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dc.contributor.authorMagezi, James Wilson
dc.date.accessioned2015-08-07T08:21:09Z
dc.date.available2015-08-07T08:21:09Z
dc.date.issued2015
dc.identifier.urihttp://ir-library.ku.ac.ke/handle/123456789/13389
dc.descriptionA thesis presented to the school of humanities and social sciences in fulfillment of the requirements for the award of doctor of philosophy degree of Kenyatta University June 2015en_US
dc.description.abstractThis research focuses on absentee landlords and land utilization in Uganda, taking the case of Kibaale District in present-day Bunyoro Kingdom. It covers the period between 1894-1995. The study covers the economic history of Kibaale District during the colonial and post-independence period up to 1995.The objectives of this study were to identify the origins of absentee landlords, the commoditization of the land resource and its impact on land use between the landlords and the tenants. The study also examines how land policies of the colonial and post-independence governments tackled the issue of absentee landlords. The significance of this study is to add to the existing knowledge about the land tenure system in Kibaale District especially in relation to the politics of land allocation and utilization during both the colonial and post-independence periods. The study employed a number of theories including the theories of the articulation of the modes of production, neo-patrimonialism, conflict and relative-deprivation. The study adopted an historical approach in data collection and interpretation. Both primary and secondary data were collected. The study employed both the qualitative and quantitative methods of research to analyze and interpret the data. Both primary and secondary methods of data collection were used. A variety of informants were interviewed namely civil servants, peasants, teachers, landlords, landowners, politicians, and Kingdom leadership. The Uganda national archive in Entebbe was also a major source of information especially on correspondences of the colonial administrators. The research established that absentee Baganda landlords disrupted land use in Kibaale District during both the colonial and post-independence period. They were the holders of the land titles, and yet they were always absent which created insecure land-tenure among their Banyoro tenants. This research, therefore, recommends that the government should effect a land legislation that will solve the land question in Kibaale District.en_US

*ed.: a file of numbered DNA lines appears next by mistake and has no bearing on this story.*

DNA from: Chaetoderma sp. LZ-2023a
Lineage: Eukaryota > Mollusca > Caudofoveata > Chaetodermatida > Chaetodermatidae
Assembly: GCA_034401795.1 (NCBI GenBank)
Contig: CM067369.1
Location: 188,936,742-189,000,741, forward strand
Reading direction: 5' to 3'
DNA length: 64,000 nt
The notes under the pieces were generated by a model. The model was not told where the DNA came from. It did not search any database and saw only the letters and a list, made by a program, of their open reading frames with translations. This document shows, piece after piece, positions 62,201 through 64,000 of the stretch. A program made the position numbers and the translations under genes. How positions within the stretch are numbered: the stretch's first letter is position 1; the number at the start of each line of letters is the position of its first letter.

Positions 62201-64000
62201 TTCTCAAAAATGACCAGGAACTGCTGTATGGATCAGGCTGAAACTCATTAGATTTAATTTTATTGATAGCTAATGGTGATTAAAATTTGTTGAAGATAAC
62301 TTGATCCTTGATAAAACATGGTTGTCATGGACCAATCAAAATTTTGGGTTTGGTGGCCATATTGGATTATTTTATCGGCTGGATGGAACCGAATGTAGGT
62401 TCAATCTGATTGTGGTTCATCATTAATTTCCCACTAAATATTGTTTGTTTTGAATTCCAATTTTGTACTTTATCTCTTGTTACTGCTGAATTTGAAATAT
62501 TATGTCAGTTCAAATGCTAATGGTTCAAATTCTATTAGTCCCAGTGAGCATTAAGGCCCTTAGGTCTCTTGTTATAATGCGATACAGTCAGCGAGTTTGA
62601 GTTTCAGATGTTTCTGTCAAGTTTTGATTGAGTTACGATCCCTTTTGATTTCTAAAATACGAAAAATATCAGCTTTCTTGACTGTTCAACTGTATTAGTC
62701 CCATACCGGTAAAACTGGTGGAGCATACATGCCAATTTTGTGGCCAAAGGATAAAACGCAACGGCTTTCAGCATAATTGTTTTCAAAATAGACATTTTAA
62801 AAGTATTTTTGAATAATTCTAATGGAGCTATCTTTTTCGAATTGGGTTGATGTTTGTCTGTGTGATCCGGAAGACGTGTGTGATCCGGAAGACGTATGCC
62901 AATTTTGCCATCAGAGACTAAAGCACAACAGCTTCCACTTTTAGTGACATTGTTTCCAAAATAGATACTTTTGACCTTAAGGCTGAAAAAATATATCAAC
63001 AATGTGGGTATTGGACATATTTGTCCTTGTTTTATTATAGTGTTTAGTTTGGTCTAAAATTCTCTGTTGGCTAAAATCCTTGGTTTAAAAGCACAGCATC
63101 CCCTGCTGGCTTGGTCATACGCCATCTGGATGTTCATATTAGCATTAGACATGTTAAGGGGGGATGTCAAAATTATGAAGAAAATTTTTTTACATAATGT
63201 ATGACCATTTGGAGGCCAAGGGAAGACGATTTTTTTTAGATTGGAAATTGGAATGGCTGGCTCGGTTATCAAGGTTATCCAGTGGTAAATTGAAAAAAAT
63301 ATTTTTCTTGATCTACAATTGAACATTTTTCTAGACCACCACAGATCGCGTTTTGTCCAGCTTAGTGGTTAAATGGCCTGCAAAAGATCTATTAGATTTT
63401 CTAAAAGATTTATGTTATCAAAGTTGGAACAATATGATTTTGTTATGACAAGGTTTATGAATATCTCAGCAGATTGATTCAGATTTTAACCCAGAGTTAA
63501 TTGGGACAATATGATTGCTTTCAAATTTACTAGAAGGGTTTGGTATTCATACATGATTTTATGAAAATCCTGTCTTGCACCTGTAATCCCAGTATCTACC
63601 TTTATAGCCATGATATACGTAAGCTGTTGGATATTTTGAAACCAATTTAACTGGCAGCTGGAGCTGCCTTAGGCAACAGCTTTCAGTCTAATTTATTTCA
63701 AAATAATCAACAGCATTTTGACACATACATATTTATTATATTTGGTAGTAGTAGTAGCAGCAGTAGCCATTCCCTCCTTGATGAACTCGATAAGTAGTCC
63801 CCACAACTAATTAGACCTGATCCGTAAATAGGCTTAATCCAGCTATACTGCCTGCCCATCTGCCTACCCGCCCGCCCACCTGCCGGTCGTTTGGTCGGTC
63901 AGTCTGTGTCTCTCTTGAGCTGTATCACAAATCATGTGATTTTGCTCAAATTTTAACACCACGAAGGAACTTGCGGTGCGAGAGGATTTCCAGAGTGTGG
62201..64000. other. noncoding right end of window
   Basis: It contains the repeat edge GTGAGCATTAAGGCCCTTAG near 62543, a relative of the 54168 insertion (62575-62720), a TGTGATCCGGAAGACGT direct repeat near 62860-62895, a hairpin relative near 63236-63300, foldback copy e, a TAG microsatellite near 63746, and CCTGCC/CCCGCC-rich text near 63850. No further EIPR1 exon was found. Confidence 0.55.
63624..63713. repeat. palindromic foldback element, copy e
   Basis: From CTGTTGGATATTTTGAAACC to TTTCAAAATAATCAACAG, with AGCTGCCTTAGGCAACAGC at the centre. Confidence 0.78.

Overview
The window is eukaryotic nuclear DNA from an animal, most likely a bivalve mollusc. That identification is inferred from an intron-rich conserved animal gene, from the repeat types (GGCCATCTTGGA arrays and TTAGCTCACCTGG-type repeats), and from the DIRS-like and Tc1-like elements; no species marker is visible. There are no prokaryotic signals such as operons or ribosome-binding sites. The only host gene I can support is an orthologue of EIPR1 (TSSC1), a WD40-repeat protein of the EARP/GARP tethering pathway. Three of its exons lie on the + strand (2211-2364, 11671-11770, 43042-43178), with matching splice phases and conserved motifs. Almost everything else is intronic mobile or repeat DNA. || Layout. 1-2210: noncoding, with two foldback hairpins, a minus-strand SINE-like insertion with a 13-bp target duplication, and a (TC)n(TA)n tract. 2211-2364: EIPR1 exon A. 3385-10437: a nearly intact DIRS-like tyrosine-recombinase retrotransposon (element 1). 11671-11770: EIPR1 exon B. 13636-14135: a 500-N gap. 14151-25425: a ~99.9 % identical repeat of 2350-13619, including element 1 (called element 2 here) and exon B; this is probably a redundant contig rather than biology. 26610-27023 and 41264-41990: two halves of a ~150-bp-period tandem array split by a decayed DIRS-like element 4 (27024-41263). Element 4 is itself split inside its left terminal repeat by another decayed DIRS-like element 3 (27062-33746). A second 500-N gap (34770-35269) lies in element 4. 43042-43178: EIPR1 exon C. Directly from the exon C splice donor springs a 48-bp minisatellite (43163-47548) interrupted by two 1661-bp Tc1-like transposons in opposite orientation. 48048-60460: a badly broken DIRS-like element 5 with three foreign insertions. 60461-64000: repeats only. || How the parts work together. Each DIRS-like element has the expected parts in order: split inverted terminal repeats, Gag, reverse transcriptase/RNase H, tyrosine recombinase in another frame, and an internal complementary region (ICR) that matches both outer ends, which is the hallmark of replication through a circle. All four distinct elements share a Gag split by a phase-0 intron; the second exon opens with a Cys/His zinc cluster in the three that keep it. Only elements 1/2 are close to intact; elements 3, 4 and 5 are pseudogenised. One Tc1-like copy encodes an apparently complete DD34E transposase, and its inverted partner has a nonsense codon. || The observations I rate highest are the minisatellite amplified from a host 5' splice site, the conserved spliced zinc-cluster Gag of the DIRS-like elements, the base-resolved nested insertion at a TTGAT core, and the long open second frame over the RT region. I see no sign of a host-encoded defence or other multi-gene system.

dc.description.sponsorshipKenyatta Universityen_US
dc.language.isoenen_US
dc.titleAbsentee landlords and land utilization in Uganda: the case of Kibaale District, 1894 – 1995en_US
dc.typeThesisen_US


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